You never quite know when to start discussing salary requirements, but when it does happen it’s immediately awkward.
There is no right or wrong answer to this question, it’s about perfect timing in your unique situation.
Firstly, you need to ensure the prospective employer is even interested in you before bringing up the subject. You can determine this by how much time they spend with you in the interview, the longer the interview the more probable they are interested otherwise they would not be wasting their time with you. You should look out for body language signs that show positive interest, and they will be asking questions like what your notice period is.
Should you not get a sense at all that they are interested, then don’t bring up the subject, even if they ask if you have any questions at the end of the interview, rather reserve this time to ask something that may sway their interest in you.
While the truth is that we all work to earn a salary, you definitely don’t want the interviewer to think that is the most important thing to you, so there is danger in bringing the money discussion up too soon in the selection process.
Having said that it is also a waste of your time to go through a stringent and sometimes long winded recruitment process, only to hear at the very end, when receiving a documented offer, that the salary budget is way under your expectation.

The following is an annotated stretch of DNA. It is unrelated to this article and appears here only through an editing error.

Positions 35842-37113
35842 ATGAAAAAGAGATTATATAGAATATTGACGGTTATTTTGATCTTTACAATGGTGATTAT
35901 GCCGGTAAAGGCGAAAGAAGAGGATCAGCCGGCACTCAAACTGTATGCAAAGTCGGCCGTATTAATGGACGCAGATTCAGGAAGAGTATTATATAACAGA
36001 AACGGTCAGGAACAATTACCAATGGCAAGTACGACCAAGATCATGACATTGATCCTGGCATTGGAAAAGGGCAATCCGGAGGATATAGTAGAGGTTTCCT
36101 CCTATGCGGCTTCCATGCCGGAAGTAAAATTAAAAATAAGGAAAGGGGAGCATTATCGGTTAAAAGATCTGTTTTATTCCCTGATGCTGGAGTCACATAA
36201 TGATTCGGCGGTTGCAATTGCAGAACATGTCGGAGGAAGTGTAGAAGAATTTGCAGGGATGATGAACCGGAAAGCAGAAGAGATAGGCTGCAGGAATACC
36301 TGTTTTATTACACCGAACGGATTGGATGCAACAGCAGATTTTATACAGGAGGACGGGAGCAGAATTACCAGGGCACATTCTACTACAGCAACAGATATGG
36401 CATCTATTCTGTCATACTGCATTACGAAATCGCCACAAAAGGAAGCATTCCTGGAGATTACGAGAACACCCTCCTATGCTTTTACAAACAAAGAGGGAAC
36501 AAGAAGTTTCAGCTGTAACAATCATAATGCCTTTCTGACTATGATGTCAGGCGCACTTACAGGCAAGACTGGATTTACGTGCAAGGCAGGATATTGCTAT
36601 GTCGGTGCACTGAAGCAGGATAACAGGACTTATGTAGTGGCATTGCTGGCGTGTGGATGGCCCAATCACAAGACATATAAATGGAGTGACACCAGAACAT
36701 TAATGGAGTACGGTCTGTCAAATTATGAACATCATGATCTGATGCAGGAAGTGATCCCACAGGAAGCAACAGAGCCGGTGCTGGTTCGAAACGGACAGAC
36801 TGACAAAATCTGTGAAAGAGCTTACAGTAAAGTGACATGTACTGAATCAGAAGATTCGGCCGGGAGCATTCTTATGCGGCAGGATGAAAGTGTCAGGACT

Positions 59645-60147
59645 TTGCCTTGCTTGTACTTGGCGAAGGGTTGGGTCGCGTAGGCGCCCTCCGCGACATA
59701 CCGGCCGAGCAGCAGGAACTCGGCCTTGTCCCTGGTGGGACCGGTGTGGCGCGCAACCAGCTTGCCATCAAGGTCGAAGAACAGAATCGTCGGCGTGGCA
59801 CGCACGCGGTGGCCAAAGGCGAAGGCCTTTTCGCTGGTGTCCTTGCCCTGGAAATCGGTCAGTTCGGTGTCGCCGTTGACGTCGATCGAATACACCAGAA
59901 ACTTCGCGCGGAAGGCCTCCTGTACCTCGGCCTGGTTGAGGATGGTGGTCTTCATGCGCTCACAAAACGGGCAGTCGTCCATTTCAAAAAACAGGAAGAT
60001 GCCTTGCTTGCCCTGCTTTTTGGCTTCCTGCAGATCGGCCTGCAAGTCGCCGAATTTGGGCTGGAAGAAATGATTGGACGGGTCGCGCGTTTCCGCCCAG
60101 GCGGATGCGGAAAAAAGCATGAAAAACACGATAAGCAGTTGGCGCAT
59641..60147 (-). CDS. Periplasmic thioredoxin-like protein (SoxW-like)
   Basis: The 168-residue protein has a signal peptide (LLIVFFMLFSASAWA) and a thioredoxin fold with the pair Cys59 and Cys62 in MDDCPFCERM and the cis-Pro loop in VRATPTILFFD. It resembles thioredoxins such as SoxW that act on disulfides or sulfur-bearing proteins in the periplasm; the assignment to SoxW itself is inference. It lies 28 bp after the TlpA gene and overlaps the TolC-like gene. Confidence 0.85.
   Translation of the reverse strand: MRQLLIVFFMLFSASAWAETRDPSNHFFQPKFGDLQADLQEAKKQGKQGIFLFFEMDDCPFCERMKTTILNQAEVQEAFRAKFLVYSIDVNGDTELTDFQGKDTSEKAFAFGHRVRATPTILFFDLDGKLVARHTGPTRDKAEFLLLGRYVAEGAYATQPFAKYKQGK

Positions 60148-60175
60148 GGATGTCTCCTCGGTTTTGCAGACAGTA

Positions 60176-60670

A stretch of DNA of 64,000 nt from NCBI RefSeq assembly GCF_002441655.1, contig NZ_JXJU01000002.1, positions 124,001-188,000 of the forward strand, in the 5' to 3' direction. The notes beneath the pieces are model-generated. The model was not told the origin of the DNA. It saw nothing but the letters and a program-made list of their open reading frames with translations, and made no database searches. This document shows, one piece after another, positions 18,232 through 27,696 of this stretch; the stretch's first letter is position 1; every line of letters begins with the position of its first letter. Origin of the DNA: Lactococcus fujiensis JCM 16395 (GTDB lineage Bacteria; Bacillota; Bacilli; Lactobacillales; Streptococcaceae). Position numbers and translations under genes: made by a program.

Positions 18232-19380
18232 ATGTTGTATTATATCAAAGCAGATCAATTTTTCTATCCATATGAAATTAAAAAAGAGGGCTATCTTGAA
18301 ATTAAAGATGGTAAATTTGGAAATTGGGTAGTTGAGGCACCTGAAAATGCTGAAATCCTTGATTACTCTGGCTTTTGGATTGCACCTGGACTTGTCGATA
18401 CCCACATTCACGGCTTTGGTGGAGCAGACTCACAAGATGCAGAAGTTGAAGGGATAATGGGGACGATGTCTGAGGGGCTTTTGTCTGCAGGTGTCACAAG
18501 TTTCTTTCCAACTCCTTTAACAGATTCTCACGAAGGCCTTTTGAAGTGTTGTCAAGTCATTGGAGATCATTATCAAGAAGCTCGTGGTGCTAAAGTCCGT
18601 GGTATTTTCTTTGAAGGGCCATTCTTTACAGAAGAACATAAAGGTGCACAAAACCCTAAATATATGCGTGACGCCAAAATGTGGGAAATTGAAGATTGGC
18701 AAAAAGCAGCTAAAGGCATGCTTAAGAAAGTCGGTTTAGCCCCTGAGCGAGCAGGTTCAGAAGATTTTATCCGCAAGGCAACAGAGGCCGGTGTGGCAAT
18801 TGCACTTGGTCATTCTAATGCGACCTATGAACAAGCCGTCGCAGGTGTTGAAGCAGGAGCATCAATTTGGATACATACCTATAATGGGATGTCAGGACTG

Use your intuition, if you sense the company is starting to ‘sell’ the company to you, you can be confident an offer will follow, so when the tables turn at this point and you have the upper hand in the negotiation process, approach the subject.
It is also important to pay attention to how you ask the question. I don’t suggest you just blurt out “so what are you paying for this job?”. I would rather suggest a more conservative approach to query who you should engage with around the possible package on offer. Often there is more than one person in an interview process, however salaries are confidential and only certain employees in a company are exposed to the information, so can’t be discussed publically.
Before going into the interview process you should be clear on your salary expectations and it should be realistic based on your current salary, progression in role and market related salary benchmark for the position.
A safe way to respond should the question be posed to you is to say you are currently on ‘this package’ and would like to see what salary they would like to propose based on the role and the value they perceive you can offer. This will prevent you giving an amount under what they were prepared to offer, or an amount too high and it scares them off.
Be prepared to negotiate, you don’t have to accept first offer. I also suggest to not only base your decision on the money as there are so many other things that will make you happy or unhappy in a company.